SBEE Seminar Series: David Dunning
11:30 am -
On Fooling Yourself: The Mechanics of Motivated Reasoning
People have a remarkable talent for reaching conclusions about themselves, the world and their place in it that flatter themselves. The tendency has many names: rationalization, wishful thinking, self-deception, defensive processing— but the main overarching term is motivated reasoning. In this talk, Professor David Dunning will discuss psychological perspectives on motivated reasoning. Dunning will touch on the variety of motivations that underlie people’s judgments (or whether any motivation does at all), the reach of motivated reasoning, and finally potential psychological mechanics that support it.
Links to papers:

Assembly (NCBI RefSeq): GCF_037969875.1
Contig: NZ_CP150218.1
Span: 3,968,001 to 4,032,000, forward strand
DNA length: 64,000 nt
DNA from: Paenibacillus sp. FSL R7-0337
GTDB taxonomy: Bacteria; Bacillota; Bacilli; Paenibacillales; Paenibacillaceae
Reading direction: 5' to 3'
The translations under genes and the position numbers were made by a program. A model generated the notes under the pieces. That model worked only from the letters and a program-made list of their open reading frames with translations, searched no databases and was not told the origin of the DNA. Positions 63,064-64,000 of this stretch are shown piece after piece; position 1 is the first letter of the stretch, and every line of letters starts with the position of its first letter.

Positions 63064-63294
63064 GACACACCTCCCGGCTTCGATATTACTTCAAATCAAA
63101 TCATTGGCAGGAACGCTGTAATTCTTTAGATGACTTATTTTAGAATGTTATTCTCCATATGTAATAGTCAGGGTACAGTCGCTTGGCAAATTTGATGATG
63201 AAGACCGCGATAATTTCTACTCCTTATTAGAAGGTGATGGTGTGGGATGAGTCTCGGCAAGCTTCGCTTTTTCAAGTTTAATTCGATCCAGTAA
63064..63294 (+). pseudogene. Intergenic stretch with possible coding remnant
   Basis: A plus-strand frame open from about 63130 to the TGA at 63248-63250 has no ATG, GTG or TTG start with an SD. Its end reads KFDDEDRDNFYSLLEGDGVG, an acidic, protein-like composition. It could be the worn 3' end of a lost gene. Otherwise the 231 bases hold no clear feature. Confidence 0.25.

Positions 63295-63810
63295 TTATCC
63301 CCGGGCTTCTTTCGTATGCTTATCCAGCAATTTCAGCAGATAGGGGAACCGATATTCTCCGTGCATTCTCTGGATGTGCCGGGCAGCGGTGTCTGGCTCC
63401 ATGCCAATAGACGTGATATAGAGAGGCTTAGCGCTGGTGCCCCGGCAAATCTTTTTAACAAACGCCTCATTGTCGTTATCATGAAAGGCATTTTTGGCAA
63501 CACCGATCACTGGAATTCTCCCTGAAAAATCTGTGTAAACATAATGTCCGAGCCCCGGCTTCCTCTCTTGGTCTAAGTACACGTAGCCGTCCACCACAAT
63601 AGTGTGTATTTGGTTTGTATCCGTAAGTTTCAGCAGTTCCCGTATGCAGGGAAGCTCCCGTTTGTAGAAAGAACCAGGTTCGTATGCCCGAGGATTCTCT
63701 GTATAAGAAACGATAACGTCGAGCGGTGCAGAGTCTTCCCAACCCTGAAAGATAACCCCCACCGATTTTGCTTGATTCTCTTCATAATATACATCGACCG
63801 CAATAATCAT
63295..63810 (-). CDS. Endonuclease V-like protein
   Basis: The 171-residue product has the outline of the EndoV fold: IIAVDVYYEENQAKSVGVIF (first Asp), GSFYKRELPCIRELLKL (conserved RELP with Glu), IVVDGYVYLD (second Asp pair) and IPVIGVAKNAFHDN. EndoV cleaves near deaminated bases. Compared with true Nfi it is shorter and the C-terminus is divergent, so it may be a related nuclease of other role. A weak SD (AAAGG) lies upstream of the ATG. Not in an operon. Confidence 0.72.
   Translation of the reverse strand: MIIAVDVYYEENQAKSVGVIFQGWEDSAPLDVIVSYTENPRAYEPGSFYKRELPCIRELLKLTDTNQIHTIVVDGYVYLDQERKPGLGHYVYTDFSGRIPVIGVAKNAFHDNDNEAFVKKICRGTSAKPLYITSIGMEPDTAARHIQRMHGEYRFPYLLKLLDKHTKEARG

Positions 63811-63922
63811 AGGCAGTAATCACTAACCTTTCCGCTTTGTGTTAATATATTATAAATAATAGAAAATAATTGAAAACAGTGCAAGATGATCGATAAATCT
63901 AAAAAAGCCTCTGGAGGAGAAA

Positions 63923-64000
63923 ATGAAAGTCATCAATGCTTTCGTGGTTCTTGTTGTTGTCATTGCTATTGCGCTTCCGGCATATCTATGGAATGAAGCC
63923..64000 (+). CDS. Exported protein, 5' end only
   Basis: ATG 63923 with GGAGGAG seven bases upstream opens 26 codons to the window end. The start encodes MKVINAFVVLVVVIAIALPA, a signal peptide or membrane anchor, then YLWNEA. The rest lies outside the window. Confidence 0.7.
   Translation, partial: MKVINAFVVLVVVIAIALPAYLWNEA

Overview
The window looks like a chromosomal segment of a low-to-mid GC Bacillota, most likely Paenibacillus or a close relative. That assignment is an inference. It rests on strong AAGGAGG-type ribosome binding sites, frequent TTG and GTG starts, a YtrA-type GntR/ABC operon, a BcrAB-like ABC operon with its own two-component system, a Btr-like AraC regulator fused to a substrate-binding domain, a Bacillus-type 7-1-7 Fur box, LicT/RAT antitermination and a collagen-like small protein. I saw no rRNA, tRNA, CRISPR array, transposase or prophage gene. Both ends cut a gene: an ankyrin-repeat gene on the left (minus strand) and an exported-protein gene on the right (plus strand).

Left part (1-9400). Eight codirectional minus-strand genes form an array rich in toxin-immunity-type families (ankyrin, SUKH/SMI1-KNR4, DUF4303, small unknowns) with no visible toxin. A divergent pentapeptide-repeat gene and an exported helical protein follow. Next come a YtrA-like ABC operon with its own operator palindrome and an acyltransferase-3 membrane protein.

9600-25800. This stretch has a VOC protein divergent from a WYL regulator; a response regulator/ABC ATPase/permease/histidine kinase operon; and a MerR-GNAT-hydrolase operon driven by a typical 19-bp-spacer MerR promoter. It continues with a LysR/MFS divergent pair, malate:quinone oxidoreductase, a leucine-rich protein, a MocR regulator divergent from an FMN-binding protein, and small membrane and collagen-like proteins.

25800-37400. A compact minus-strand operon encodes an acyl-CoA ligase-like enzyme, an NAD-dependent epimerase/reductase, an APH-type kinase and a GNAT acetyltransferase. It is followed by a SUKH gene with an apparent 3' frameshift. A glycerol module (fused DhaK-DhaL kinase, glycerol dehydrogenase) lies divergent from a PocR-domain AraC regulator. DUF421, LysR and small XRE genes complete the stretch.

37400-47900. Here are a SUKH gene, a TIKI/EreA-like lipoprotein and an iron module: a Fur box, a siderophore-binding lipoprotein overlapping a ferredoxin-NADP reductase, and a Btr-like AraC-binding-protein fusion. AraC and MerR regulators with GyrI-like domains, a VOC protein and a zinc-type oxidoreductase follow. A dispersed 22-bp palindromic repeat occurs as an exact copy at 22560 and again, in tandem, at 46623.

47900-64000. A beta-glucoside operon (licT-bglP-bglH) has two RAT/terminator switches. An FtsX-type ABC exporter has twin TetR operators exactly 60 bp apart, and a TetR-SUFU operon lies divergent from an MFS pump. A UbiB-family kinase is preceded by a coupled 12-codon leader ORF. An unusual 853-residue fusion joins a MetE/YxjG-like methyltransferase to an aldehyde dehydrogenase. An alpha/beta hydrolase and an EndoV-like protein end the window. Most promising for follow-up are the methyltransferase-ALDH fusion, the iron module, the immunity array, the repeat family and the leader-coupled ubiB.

David Dunning is Professor at the University of Michigan and a social psychologist focusing primarily on the psychology underlying human misbelief. His most cited work shows that people hold flattering opinions of their character and competence that cannot be justified from objective evidence, work supported by the National Institute of Mental Health, the National Science Foundation, and the Templeton Foundation. An author of over 150 journal articles, book chapters and general interest pieces, he is half of the team responsible for describing the infamous Dunning-Kruger effect, in which ignorance fails to recognize itself. His work has been the focus in episodes of NPR’s This American Life, the BBC’s The Digital Human and The Human Zoo, the Australian Broadcasting Company’s Future Tense, CBC’s Ideas, and Tru TV’s Adam Ruins Everything programs. It has even been the subject of a Doonesbury cartoon. He has served as an associate editor of the Journal of Personality and Social Psychology twice. He has also been a visitor at Yale University, the University of Mannheim and the University at Cologne. He has served as president of both the Society of Experimental Social Psychology and the Society for the Science of Motivation, as well as chair of the Publication and Communications Board of the American Psychological Association. In 2016 he was awarded the Distinguished Lifetime Career Award from the International Society for Self and Identity, and he has been a fellow at the Center for Advanced Studies in the Behavioral Sciences. He holds a BA from Michigan State University and a PhD from Stanford University, both in psychology.
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